The Saudi Arabian Monetary Authority (SAMA) has launched draft regulations on debt-based crowdfunding in the Kingdom, now open for public feedback, as part of its efforts to embrace modern financing activities.
There are 24 fintech companies permitted by the SAMA to operate within its regulatory sandbox. Nine of these companies are debt-crowdfunding platforms, and six of them are fully Islamic, offering Shariah compliant financing solutions and structures: Lendo, Raqamyah Platform, Maalem Financing, Forus, Nayifat and Tameed.
Legally speaking, these crowdfunding platforms have licenses to operate, but there is a lack of official law, regulation or legal framework specifically for them to establish proper mechanisms.
The new draft rules focus on providing licenses to crowdfunding companies and platforms and organizing their activities under existing regulations that govern other finance companies in Saudi Arabia. The minimum capital for crowdfunding companies to operate in the Kingdom is set at SAR5 million (US$1.33 million), which they may raise or reduce later on according to market conditions.
The regulator is inviting the public to provide their feedback starting the 7th July 2020 for a period of 30 days, before the rules are finalized.
Through these regulations, the SAMA seeks to attract a new segment of investors, as well as companies with smaller capital, and also to ensure that activities within the subsector of crowdfunding adhere to the requirements of information security, corporate governance, risk and compliance management, internal audits and other existing regulations in the Kingdom.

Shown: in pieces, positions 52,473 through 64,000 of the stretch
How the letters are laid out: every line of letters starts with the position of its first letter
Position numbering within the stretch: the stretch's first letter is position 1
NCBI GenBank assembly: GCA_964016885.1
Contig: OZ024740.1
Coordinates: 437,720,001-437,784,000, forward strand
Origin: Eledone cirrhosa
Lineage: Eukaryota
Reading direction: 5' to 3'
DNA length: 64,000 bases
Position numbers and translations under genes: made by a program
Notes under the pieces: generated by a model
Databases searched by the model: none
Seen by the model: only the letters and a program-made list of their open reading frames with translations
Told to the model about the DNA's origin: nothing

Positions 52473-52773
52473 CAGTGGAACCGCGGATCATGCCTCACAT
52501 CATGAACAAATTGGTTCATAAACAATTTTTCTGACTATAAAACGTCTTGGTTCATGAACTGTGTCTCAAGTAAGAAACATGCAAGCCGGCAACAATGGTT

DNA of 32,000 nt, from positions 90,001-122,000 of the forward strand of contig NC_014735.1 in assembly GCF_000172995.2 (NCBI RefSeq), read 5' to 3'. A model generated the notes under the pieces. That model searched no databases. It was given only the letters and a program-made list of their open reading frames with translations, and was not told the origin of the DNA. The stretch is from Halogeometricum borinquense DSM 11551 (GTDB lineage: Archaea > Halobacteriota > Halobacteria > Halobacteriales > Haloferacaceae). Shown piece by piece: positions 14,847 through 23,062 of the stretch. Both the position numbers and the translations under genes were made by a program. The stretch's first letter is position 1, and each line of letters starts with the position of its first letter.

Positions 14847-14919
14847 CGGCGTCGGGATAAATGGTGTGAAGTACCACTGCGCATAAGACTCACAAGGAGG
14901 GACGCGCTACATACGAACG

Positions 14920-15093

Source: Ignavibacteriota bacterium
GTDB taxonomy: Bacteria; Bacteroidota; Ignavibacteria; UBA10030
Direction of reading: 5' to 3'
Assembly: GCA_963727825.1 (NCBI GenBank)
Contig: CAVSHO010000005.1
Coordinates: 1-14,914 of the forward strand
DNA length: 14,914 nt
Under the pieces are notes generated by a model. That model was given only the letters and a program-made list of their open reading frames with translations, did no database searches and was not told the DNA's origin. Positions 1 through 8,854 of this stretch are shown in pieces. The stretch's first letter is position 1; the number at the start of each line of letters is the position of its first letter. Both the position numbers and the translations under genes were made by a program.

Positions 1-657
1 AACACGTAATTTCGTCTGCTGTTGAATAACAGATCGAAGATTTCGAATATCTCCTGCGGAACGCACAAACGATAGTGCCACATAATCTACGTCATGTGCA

The regulator also hopes to encourage innovative financing products, it said in a statement.
The Saudi Capital Market Authority (CMA) had launched its Financial Technology Laboratory initiative in 2018, within which it granted the first two trial fintech licenses in the Kingdom to crowdfunding companies Scopeer and Manafa Capital. The CMA had also been working on developing a crowdfunding framework, using existing regulations and practices from other countries as a model but customizing them to fit the Saudi market’s needs and patterns. Neighboring Bahrain, which has taken the lead in the GCC’s fintech scene, has already taken major steps toward establishing a thriving crowdfunding landscape, having launched its regulatory framework and regulatory sandbox focused on the sector in 2017, and then in 2019 publishing dedicated regulations on Shariah compliant financing-based crowdfunding platforms and businesses.